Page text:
“Then your life begins changing. […] There is a misconception that a person undergoes an immediate transformation when he embraces faith. No, it is just the starting point of a continuous struggle,” he said.
The PM said Allah asks us to follow the path of the Prophet, which is why we need to read about and understand his life.
“That was when my journey started. I started reading about his life, I started changing, my life’s path started changing,” he continued.
“I would not have built a cancer hospital or entered politics if Allah had not changed by path. There are two paths ─ when one’s life is oriented around personal satisfaction, and the other when one realises he has a responsibility towards his fellow man.”
He added that the Prophet may not have made great financial resources, but Allah instilled the quality of mercy in him.
The PM said that one begins fulfilling his obligations as a human being when he believes he will be answerable on the Last Day.
Rehmatul-il-Alameen Conference kicks off
Minister for Religious Affairs Noorul Haq Qadri, in his opening address to attendees of the event, paid tribute to the services of the Prophet for humanity and shed light on various aspects of his personality.
He talked about how Prophet Muhammad treated non-Muslims and even his foes, saying he had pardoned even his worst enemies.
Scholars from Pakistan, Saudi Arabia, Iran, Iraq, Egypt, Afghanistan, Syria, Morocco, and the United Kingdom are participating in the event.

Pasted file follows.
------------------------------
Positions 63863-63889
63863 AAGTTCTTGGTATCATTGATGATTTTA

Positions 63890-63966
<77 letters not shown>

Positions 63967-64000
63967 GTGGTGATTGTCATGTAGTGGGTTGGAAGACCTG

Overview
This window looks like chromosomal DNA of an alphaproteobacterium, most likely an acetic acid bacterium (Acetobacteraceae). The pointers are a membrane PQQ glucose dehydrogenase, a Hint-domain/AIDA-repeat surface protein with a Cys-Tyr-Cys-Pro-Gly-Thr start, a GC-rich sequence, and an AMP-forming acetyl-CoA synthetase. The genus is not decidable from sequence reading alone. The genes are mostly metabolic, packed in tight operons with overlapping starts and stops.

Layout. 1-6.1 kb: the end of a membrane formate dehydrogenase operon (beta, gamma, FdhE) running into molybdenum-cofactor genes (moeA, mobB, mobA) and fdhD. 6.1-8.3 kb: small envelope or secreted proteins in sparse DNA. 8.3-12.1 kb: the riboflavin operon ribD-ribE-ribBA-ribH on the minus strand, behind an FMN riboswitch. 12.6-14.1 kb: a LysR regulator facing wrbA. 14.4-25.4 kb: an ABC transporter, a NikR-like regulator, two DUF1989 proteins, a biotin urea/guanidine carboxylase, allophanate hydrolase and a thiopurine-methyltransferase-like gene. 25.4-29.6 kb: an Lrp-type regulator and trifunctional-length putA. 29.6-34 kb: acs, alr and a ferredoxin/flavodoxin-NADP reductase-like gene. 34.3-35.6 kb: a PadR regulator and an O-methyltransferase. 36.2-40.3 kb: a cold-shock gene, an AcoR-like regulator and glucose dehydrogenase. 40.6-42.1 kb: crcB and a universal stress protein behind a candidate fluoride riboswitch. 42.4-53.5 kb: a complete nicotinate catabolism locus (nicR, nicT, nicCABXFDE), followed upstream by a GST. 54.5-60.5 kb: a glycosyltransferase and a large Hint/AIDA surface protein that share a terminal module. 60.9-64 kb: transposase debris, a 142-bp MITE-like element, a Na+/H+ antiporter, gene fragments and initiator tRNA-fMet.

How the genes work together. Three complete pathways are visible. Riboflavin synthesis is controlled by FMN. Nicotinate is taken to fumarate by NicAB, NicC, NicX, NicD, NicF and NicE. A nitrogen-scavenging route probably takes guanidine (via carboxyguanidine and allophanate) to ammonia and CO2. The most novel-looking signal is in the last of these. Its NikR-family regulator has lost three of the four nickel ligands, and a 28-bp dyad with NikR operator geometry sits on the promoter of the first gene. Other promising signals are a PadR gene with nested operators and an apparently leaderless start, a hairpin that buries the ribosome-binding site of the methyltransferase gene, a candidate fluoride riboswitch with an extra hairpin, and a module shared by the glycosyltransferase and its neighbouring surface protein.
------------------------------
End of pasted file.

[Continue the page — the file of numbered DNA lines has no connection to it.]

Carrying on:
During the conference, cash awards and certificates will be given to 53 authors, whose books or articles were selected after a due process, in nine categories. These categories are Seerat and Naat Books in Urdu, English, Arabic, and regional languages of Pakistan.
Federal ministers, politicians, and diplomats of various countries are also attending the event.
Earlier this month, Prime Minister Imran Khan, while speaking to Qadri, had said that the government wishes to present an image of peaceful Islam before the world. For this purpose, “Rehmatul-il-Alameen Conferences” will be held across the country, while a two-day ‘Khatm-i-Nabuwwat International Conference’ will be held in Islamabad, he had said.
He had added that it was the responsibility of the state to present the true teachings of the Prophet to the next generation. PM Khan had also said that research on the life of the Prophet would be promoted under the government’s supervision.
Arrangements for Eid-i-Miladun Nabi
Minister Qadri, while chairing a meeting of the organising committee for conference preparations on Saturday, had said that the occasion of Eid-i-Miladun Nabi would be celebrated with due honour and respect.
He said that special functions and ceremonies would be arranged during Rabiul Awwal in which the life and teachings of Prophet Muhammad would be highlighted.
Information Minister Fawad Chaudhry had said that arrangements would be made for the coverage of processions taken out on the 12th of Rabiul Awwal, and that state-owned PTV and Radio Pakistan would air qirat, naats and other programmes on the occasion, along with special programmes to highlight the the Prophet’s teachings.